Turn on the TV and you’ll see that CNN is keeping a running count on the number of days in a row that the price of gasoline has fallen. At last count, it was more than 30 days, and the price of a gallon of regular is now about $3.70 on average nationwide.
Encouraging, yes, but the fall has not happened as quickly as the rise, so consumers are right to still be concerned.
There’s another trend that may help consumers at the pump, and that’s a subtle turn away from premium-grade gasoline by automobile manufacturers — mostly Ford and General Motors — and an even greater shift among consumers.
Until the gas price explosion of 2008, manufacturers were eager to tout more horsepower for their vehicles in part by tuning the engines to get maximum performance using premium-grade gasoline.
This grade of gas generally rates at 91 to 93 octane (versus 87 octane for regular) and costs 20 cents to 30 cents more a gallon.
Overall, about 62 percent of all new cars come with recommendations that owners pump premium for maximum performance, up from less than 50 percent of cars in 2002.
Yet there are indications that drivers are forgoing the added boost of premium and
running regular or 89-octane mid-grade fuel instead. Demand for premium at the pump has fallen more than 50 percent in the last 10 years.
This year, Ford is touting that all its vehicles — save perhaps the ultra high-performance
Mustangs — can run on regular fuel.
And even though all BMWs sold in the United States come with a “premium recommended” sticker, the company acknowledges that all will run on 87 regular accompanied by a slight drop in performance.
In the days before fuel injection, many drivers stepped up to premium gas as a way to prevent what is commonly called “engine knock”. The knocking sound — think of acorns rattling around in your clothes dryer — comes from premature detonation in the cylinders.
Premium fuel, which is more resistant to the conditions that cause knocking, can help eliminate the problem, especially in carbureted cars or cars with high mileage and deposits on the intake and exhaust valves.
But most modern cars have knock sensors built into their computer controls that regulate when the spark fires in the cylinder. This helps eliminate the problem. Those knock sensors can also detect when a lower grade of fuel is being used and adjust the engine’s performance accordingly.
The only issue for owners is to carefully read their car’s manual for any language that would suggest a warranty issue if the vehicle is run for long periods of time on regular grade as opposed to premium. Few but the most exotic of cars would likely have such exclusions.
So even though gas prices are falling, you may be able to save $5 to $6 per fill-up by switching from premium to regular with only a modest — 5 to10 horsepower — drop in performance.
We are thinking of buying a new car. Would it build my credit if I apply for a car loan separately instead of doing a joint loan?
My husband has a 20- to 30-point higher credit score, so he is getting a better interest rate. But I would still like to apply for a loan in my name as I am thinking that would help build my credit history.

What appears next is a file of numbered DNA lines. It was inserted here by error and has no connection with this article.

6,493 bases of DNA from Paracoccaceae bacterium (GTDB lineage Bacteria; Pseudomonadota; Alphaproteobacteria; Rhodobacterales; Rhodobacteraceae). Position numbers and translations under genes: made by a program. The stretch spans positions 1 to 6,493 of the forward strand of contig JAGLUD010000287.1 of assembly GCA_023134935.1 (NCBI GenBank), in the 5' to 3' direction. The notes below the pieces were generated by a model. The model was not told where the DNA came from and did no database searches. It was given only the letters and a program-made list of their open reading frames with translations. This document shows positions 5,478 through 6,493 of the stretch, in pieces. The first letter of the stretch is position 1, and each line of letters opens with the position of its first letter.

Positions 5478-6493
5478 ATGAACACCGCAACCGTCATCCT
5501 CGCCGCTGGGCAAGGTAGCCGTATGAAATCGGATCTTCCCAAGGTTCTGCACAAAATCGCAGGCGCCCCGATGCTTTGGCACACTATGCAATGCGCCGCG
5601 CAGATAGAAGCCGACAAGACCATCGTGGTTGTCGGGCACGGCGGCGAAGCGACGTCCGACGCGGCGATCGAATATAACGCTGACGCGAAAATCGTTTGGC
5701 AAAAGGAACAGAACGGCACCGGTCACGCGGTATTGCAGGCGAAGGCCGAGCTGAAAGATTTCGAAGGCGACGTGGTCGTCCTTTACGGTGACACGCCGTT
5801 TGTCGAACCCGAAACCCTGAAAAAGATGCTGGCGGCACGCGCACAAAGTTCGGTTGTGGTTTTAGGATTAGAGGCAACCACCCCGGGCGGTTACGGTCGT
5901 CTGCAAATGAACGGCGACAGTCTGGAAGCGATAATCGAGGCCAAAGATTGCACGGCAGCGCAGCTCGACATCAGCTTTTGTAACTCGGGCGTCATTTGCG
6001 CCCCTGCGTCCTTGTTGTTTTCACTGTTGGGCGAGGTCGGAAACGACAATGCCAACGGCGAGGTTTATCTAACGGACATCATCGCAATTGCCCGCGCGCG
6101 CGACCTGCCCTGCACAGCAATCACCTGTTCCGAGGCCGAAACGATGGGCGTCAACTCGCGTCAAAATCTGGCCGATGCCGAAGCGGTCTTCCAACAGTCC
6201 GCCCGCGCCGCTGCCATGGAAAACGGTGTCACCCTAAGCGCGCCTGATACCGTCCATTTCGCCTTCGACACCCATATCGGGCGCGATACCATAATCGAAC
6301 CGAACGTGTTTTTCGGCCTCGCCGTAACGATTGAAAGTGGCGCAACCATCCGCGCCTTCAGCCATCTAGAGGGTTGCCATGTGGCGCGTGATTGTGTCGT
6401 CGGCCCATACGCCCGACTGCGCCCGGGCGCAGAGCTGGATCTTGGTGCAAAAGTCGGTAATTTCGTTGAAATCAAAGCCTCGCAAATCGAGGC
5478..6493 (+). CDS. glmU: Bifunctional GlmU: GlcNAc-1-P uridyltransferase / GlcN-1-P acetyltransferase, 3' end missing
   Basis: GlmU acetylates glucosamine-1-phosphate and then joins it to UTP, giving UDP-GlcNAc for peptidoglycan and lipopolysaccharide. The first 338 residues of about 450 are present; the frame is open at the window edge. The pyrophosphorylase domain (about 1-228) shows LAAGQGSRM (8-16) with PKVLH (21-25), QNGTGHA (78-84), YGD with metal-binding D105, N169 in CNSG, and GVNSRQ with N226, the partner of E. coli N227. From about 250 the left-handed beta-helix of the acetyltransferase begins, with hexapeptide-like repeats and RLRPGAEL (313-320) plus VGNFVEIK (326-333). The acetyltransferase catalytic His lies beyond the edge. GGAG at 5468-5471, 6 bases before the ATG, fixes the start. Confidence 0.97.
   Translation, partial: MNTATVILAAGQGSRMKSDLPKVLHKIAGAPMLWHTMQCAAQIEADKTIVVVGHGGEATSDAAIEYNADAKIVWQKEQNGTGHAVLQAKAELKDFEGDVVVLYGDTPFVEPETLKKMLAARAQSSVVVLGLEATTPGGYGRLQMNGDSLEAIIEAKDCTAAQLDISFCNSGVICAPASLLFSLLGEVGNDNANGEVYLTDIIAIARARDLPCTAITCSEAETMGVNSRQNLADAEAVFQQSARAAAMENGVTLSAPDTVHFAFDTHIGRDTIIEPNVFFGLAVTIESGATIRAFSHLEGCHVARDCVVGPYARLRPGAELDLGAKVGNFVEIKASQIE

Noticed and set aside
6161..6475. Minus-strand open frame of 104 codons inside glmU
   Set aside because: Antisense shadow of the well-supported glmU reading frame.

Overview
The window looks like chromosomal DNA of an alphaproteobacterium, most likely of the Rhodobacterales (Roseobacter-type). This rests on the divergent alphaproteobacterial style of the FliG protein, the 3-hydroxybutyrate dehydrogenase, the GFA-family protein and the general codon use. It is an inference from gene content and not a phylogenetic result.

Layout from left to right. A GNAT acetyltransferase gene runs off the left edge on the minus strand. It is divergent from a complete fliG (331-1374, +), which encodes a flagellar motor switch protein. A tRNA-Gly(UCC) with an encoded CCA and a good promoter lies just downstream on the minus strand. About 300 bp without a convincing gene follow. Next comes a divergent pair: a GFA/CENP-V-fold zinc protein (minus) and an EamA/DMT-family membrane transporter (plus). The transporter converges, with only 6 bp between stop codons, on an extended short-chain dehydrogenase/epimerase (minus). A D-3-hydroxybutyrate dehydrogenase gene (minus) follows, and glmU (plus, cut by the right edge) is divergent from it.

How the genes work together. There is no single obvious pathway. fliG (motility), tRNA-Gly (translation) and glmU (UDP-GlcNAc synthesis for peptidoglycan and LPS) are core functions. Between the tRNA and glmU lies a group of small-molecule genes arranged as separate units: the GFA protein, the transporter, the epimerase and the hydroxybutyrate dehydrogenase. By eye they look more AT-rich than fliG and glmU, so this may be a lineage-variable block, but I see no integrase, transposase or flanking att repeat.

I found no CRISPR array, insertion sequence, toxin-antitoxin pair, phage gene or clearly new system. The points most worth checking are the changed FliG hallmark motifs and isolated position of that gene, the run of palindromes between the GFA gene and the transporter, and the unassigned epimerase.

Am I right in assuming that? Or am I wasting a few dollars every month just thinking I am doing the right thing by not taking the car in my husband’s name?
You are absolutely right in trying to build your own credit score. Too many women rely on their husband’s credit history and then discover after a divorce or death that they can’t get credit.
The difference in the interest rate between what you can get jointly or what you can get on your own shouldn’t be that great, given what you’ve said here.
I have a specially equipped wheelchair-accessible vehicle. It is a 2008 Honda Element with a lowered floor, manual foldout ramp, and wheelchair tie-downs. It cost about $20,000 to customize the car, giving it a total price of $42,000.
I want to make sure I have the appropriate insurance coverage for it. I stated the value at $39,000 (the amount I financed) for the insurance company so that the loan would be paid off. I have a standard five-year loan at 6.7 percent through a credit union.
How can I determine what insurance coverage is appropriate so that if it were ever wrecked, I would be covered and wouldn’t lose my shirt? How do I determine the value of a vehicle like this as it ages? I’m also worried I can’t get enough rental car coverage for it, as it costs more than $100 a day to rent a lift-equipped van.
You need to talk to your insurance agent and make sure your policy lists all the enhancements you’ve added. If they aren’t listed — no matter what you stated the value of the car to be — the insurance company may not cover them.
Talk to the agent about gap insurance — not all companies offer it — that would guarantee you replacement value if the vehicle is totaled.
My wife recently bought a car and listed her name as the only owner. She refuses to add my name to the title. We live in Arizona. What can I do, if anything?
If your wife bought the car on her own, she doesn’t have to put you on the title — or even let you drive it.
Depending on the divorce laws in Arizona, however, her car may be considered community property and you might be entitled to a share of it if you ever split.